Nationals must fill five coaching positions

Question of the Day

Is it still considered bad form to talk politics during a social gathering?

View results

The Washington Nationals’ new manager will have a revamped coaching staff, with only one member of last season’s staff — pitching coach Randy St. Claire — being asked to return for next season.

The team announced yesterday that hitting coach Mitchell Page, bullpen coach Randy Knorr and third base coach Tony Beasley will not be retained on the major league staff, though Page and Knorr will remain with the organization on the minor league level. General manager Jim Bowden said bench coach Eddie Rodriguez will not be back, either.

First base coach Davey Lopes left the organization two weeks ago to take the same position with the Philadelphia Phillies, so each member of former manager Frank Robinson’s staff now has learned his fate.

Yesterday’s announcements came on the day all of the coaches’ contracts expired, and none was particularly surprising. Bowden said two weeks ago the new manager would have the authority to hire his own staff with the exception of St. Claire, who was rehired for his fifth season with the team.

“That has not changed at all,” Bowden said yesterday. “We’re a loyal organization, and when the new manager’s in place, if he and the organization decide to go in a different direction with coaches, we didn’t want to have them sitting out there without a job. That’s why out of respect to the three, we offered them positions within the organization so they knew they had stability for their family.”

Page and Knorr each accepted offers to work in the Nationals’ farm system, Page as minor league hitting coordinator (the same job he held in 2005) and Knorr as manager at Class A Potomac (the job he held last spring before getting promoted to the major league staff after bullpen coach John Wetteland was fired).

Beasley also was offered a job — manager at Class AA Harrisburg — shortly after the season ended but said he informed Bowden he wanted time to explore other options before making a decision. Bowden said the team couldn’t wait.

“Tony declined and said he wanted to shop his opportunities to other clubs,” Bowden said. “At that point, we told him we needed to fill the position, but we respected where he was coming from.”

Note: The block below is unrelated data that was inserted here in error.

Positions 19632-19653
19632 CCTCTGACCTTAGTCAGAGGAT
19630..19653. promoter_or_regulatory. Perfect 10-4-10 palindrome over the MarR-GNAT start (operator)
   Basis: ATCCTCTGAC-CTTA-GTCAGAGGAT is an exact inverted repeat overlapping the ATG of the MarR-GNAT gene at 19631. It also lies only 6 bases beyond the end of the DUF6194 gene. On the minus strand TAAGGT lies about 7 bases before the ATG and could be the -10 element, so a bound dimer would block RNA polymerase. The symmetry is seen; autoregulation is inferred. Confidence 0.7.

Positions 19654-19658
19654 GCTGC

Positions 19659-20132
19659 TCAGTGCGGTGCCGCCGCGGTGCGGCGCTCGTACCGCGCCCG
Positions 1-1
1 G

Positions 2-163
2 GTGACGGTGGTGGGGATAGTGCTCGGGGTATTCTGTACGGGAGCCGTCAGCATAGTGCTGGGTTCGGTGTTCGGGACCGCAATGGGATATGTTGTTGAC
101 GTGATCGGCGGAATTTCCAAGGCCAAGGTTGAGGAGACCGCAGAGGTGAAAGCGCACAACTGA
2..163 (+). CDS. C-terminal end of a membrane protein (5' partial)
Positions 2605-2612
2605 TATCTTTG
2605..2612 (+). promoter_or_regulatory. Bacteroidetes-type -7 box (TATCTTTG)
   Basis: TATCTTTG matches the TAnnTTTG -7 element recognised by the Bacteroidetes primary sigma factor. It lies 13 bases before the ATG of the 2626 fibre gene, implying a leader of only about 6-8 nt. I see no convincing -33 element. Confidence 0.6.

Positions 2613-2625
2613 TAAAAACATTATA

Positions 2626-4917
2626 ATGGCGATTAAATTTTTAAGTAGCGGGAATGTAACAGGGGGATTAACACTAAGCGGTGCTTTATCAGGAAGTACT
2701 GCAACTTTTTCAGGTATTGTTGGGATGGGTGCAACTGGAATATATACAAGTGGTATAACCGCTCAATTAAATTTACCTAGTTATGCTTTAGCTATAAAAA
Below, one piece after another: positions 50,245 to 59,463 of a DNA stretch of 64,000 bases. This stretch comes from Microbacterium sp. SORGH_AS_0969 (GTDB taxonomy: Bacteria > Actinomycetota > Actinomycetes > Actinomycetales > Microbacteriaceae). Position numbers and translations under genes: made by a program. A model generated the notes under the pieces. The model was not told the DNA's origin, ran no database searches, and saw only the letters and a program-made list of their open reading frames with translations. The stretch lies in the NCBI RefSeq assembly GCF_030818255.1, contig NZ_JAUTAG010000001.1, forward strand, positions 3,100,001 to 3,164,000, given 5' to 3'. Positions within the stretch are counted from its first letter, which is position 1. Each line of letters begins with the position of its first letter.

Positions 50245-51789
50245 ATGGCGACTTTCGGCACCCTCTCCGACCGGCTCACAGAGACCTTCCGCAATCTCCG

“I never declined or said I would not accept,” Beasley said yesterday. “I asked for time, and obviously I didn’t have time. But I never refused anything. … Last year was great. I learned a lot. It was a good experience for me. I guess it’s just time to move on.”

Beasley said he has accepted a position with the Pittsburgh Pirates as their minor league roving infield instructor.

Bowden did not reveal anything about Rodriguez, who had been the franchise’s bench coach since 2004, other than to say: “He will not be returning with us.”

Rodriguez has been talking with several organizations about minor league jobs and is expected to accept one soon.

Despite the coaching announcements, the Nationals do not appear to be any closer to announcing the name of their new manager.

“We hope to have a manager in place by the winter meetings [Dec. 4-7],” Bowden said. “Besides that, I don’t have any other comment.”

Washington has interviewed eight candidates to date and will meet with Phillies Class AAA manager John Russell this week. Of those who already have gone through formal interviews, only New York Mets third base coach Manny Acta, New York Yankees first base coach Tony Pena and former Chicago Cubs manager Dusty Baker have not been ruled out.

Story Continues →

View Entire Story
Comments
blog comments powered by Disqus